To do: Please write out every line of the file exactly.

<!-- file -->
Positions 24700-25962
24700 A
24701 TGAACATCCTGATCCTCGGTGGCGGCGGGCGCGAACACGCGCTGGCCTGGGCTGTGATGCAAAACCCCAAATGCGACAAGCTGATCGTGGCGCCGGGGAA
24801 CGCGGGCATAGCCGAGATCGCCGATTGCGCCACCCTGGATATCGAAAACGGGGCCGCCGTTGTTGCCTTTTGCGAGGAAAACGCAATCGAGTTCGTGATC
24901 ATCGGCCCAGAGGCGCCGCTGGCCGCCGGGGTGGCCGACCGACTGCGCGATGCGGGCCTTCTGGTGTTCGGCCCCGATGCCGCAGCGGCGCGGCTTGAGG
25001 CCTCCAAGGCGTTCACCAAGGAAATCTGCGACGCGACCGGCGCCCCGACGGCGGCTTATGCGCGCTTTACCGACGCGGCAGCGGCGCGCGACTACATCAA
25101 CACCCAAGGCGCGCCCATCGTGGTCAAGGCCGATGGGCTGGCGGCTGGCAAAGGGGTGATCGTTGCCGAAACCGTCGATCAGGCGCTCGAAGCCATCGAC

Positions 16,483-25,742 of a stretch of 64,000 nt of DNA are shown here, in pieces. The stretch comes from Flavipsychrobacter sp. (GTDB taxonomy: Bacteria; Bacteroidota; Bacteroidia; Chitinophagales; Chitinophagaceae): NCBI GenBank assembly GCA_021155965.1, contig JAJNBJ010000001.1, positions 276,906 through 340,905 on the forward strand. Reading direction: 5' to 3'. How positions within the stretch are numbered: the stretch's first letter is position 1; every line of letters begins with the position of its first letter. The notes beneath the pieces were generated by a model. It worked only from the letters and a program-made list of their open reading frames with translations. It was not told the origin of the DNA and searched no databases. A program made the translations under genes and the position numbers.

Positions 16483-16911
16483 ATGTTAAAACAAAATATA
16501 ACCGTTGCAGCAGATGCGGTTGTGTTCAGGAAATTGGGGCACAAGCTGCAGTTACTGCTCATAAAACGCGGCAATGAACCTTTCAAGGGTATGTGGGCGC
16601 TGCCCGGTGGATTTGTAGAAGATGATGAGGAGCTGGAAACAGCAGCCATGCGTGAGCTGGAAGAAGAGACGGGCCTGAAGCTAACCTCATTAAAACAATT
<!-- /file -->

Positions 24700-25962
24700 A
24701 TGAACATCCTGATCCTCGGTGGCGGCGGGCGCGAACACGCGCTGGCCTGGGCTGTGATGCAAAACCCCAAATGCGACAAGCTGATCGTGGCGCCGGGGAA
24801 CGCGGGCATAGCCGAGATCGCCGATTGCGCCACCCTGGATATCGAAAACGGGGCCGCCGTTGTTGCCTTTTGCGAGGAAAACGCAATCGAGTTCGTGATC
24901 ATCGGCCCAGAGGCGCCGCTGGCCGCCGGGGTGGCCGACCGACTGCGCGATGCGGGCCTTCTGGTGTTCGGCCCCGATGCCGCAGCGGCGCGGCTTGAGG
25001 CCTCCAAGGCGTTCACCAAGGAAATCTGCGACGCGACCGGCGCCCCGACGGCGGCTTATGCGCGCTTTACCGACGCGGCAGCGGCGCGCGACTACATCAA
25101 CACCCAAGGCGCGCCCATCGTGGTCAAGGCCGATGGGCTGGCGGCTGGCAAAGGGGTGATCGTTGCCGAAACCGTCGATCAGGCGCTCGAAGCCATCGAC

Positions 16,483-25,742 of a stretch of 64,000 nt of DNA are shown here, in pieces. The stretch comes from Flavipsychrobacter sp. (GTDB taxonomy: Bacteria; Bacteroidota; Bacteroidia; Chitinophagales; Chitinophagaceae): NCBI GenBank assembly GCA_021155965.1, contig JAJNBJ010000001.1, positions 276,906 through 340,905 on the forward strand. Reading direction: 5' to 3'. How positions within the stretch are numbered: the stretch's first letter is position 1; every line of letters begins with the position of its first letter. The notes beneath the pieces were generated by a model. It worked only from the letters and a program-made list of their open reading frames with translations. It was not told the origin of the DNA and searched no databases. A program made the translations under genes and the position numbers.

Positions 16483-16911
16483 ATGTTAAAACAAAATATA
16501 ACCGTTGCAGCAGATGCGGTTGTGTTCAGGAAATTGGGGCACAAGCTGCAGTTACTGCTCATAAAACGCGGCAATGAACCTTTCAAGGGTATGTGGGCGC
16601 TGCCCGGTGGATTTGTAGAAGATGATGAGGAGCTGGAAACAGCAGCCATGCGTGAGCTGGAAGAAGAGACGGGCCTGAAGCTAACCTCATTAAAACAATT